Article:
The Labour party and public housing, 1951-64 : an examination of national policy and its implementation in London
The main theme of this thesis is an examination of Labour Party policies
regarding public housing, 1951-64. In order to explore fully the varied and
changing Party policy towards public housing, this thesis moves between a
national and local level, drawing upon examples of policy and politics from
London local government. SpeCifically it takes as its focus four Labour Partyrun
councils; the London County Council and Islington, st. Pancras and
Lambeth. These local authorities differed significantly in their housing policies,
regarding both whom they housed and how this choice related to the authorities'
financial position and political priorities. Such local variation requires
An investigation and comparison of Labour's housing policies provides a
location from which to examine the ideology of the Labour Party. During this
period, there was much debate within the Party over issues of rents, rate
subsidies, race and municipalisation. These debates offer a window into the
broader political divisions within the Labour Party. Specifically, an examination
of Labour's housing agenda has allowed this thesis to examine the twin
considerations of finance and politics at both a local and national level.
The two strands of this thesis - housing and Labour Party ideology -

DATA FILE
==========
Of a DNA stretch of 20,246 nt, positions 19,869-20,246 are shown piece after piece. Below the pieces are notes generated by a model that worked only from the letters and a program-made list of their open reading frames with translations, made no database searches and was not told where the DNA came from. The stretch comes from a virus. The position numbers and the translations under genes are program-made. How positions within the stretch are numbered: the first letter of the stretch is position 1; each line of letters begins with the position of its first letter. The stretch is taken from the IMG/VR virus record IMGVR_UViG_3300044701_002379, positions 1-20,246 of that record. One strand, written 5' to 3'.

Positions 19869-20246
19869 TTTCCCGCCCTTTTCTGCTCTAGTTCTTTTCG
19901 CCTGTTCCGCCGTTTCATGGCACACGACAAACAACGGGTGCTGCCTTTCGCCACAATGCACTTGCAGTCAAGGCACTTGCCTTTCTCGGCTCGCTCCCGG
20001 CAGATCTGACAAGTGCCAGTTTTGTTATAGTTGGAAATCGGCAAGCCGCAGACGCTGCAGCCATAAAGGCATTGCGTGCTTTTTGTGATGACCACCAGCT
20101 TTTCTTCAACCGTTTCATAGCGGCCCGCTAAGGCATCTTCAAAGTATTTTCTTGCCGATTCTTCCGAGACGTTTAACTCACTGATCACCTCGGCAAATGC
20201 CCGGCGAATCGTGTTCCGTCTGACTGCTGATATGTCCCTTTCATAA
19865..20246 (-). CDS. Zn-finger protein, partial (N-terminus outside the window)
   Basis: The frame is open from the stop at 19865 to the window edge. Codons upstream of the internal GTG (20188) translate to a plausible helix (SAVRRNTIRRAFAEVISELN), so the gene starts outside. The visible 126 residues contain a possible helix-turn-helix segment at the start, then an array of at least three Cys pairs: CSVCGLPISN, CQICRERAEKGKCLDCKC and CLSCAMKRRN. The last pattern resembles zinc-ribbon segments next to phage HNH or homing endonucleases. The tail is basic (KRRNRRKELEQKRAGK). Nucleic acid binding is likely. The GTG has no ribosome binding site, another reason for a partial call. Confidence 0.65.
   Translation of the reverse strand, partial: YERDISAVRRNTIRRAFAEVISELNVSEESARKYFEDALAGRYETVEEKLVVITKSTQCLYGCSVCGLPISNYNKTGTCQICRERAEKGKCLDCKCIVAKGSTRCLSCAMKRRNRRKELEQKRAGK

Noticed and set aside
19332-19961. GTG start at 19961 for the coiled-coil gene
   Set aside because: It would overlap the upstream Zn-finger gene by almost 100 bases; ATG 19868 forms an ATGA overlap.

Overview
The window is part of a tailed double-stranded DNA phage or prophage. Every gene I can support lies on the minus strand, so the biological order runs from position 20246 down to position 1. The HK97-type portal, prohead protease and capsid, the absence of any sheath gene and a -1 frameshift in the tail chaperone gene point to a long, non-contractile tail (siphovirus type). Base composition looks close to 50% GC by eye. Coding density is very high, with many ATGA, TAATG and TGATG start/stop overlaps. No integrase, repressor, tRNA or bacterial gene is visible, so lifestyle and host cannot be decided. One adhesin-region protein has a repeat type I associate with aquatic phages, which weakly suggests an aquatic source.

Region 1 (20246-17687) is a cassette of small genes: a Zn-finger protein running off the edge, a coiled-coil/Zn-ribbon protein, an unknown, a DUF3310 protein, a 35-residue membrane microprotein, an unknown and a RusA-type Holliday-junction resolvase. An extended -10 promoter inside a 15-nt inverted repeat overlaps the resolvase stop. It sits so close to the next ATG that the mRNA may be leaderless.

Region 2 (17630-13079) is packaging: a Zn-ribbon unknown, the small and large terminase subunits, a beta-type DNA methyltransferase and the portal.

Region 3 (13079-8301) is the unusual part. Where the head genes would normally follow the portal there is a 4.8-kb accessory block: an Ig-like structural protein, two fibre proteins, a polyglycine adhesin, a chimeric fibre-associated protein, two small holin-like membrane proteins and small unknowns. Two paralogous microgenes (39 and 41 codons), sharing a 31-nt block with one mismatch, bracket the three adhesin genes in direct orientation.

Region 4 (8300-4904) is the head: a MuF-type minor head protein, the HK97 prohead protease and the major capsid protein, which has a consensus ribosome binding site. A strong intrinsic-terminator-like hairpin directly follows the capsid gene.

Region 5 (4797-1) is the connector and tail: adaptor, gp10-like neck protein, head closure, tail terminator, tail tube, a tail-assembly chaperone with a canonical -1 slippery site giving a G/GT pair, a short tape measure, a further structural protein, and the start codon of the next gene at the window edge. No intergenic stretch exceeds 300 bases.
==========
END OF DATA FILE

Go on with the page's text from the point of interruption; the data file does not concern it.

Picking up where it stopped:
allow this thesis to isolate two important areas of investigation. The first of these
is the existing gap in the historiography of the Labour Party and local politics.
Specifically, making a case study of St. Pancras borough council, this thesis
starts to explore the nature of the Labour Party within local government and the
relationship and tension between local and national Party. Generally, moving
between the national and local level allows the thesis to discuss, with regards to
housing policy and finance, the issue of local authority autonomy from central
government and national party.
The second area of investigation of this thesis is an exploration of the
competing pressures of principles and pragmatism in the Labour Party's political
consciousness, or policy decisions. Therefore, the thesis explores how far the
pragmatic demands of governance were in conflict with, for instance, policies
such as municipalisation that many Labour Party members saw as furthering